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john davies
notes from a small vicar
from a parish
in Liverpool, UK

    Thursday, November 09, 2006
    Parish Walks #10 - Boundary slippage
     


    A walk along the Sugar Brook boundary, in search of the point where the Alt meanders under the East Lancs Road and starts to wend its way to Aintree. This may once have been a lovely rural watercourse but in living memory it's always been industrial. Millions of good memories reside in this golden earth, for one of Liverpool's largest ever employers, English Electric, stood here. Thousands of our citizens - many of them from our neighbourhood - spent the whole of their working lives in that factory, with a company which embraced them into networks of friendships and relationships which defined their whole adulthood. These are the generation I am now commending to their graves, and though all looks desolate by Sugar Brook today, large corporations are investing vast sums of European money in a hope of resurrection they're calling Stonebridge Cross.

    Fazakerley Hospital

    As I walk beside the slurry being formed into new roadways by contractors of the Liverpool Land Development company I recall that once 14,000 people were employed here by English Electric in operations including steam and water turbine, aero engine, electric power equipment and domestic appliance manufacture. The proposed business park will, we're told, 'comprise offices, light industrial, storage and distribution uses, together with a public ecology park on a redundant factory site and vacant land'. The intention is 'to transform this unattractive 'gateway' site into a high profile and prestigious business/commerce park. This will deliver massive investment, create considerable jobs opportunities for local people and enhance the ecological value of the area.'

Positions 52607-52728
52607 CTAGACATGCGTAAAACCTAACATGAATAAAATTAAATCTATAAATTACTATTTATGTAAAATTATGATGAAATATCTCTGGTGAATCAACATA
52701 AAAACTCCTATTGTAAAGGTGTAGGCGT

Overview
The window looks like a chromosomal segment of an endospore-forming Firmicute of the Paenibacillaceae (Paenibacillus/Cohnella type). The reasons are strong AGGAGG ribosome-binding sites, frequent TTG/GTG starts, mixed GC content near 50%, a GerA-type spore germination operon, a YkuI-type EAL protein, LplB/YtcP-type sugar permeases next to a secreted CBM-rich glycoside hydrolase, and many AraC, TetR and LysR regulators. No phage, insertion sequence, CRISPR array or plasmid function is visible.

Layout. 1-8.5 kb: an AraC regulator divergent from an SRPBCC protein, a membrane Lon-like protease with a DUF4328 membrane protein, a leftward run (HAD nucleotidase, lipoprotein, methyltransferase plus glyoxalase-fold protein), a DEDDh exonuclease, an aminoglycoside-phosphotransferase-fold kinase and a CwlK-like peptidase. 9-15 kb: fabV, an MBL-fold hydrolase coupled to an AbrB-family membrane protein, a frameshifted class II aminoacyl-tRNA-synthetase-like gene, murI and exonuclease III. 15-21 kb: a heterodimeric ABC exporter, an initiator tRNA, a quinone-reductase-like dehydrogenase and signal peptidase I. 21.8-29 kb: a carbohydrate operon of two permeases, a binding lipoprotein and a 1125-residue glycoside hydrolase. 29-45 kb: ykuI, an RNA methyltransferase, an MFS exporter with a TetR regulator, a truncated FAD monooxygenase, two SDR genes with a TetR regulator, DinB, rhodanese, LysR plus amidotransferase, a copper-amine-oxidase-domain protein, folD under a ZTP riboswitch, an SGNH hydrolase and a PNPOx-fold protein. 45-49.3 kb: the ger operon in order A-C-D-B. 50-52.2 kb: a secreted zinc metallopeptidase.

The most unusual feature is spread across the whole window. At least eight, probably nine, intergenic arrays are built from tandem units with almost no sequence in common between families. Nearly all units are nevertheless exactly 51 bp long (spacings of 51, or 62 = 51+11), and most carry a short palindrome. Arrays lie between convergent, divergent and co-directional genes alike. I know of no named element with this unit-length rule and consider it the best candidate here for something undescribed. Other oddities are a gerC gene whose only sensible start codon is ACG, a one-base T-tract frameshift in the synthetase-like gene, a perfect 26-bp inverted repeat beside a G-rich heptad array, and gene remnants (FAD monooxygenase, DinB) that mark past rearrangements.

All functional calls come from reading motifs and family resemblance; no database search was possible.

A new Alt course?

    When English Electric was here the River Alt visibly crossed the East Lancs at the junction with Stonebridge Lane, forming the triangle still visible on the aerial picture above. Today that junction is a mess of roadworks and the only visible and sizeable waterway I can see in the area where the old maps show the old watercourse - and our parish boundary - is this new trench-like creation. The old maps are becoming daily less viable as guides to this place. As are the cultural maps which guided generations. When English Electric merged with GEC in 1968 they declared that 4,800 men and women would be made redundant nationally, with over 3,000 concentrated in Merseyside. 1,500 were to go in the East Lancashire Road factory. The consequence was a series of one-day strikes and mass marches through the streets of Liverpool, 'sit-down' strikes and demands for nationalisation under workers’ control of this firm which (Militant leaders said) had clearly failed the workers.

    Such activities prompted the rest of the world to begin to shape a view of Liverpool workers as troublemakers, dinosaurs unable to move with changing times. Another view is that they were acting on a strong set of communal values which, ironically, the company itself had helped form. I squint through the wire fence as isolated, massive trucks guided by lonesome men scratch at the edges of the water.

    Sugar Brook

    Behind the petrol station Sugar Brook still runs, though its course is being reshaped to maximise the area of exploitable land. Exploit it, I say, it's awful land. Between the Brook and the roadway all is thick undergrowth, impenetrable thistles and bushes. A stink blowing across from the water treatment plant just beyond (they don't call them sewage farms any more) is an everyday feature of Sugar Brook. Unwittingly I walk directly into a swarm of gnats, pull my baseball hat downwards, pull my collar tight, move quickly on parallel with the Brook but lose it somewhere near the massive satellite tower which marks the place where - spotting a rare break in the rabid traffic - I cross six lanes of the East Lancs and head home.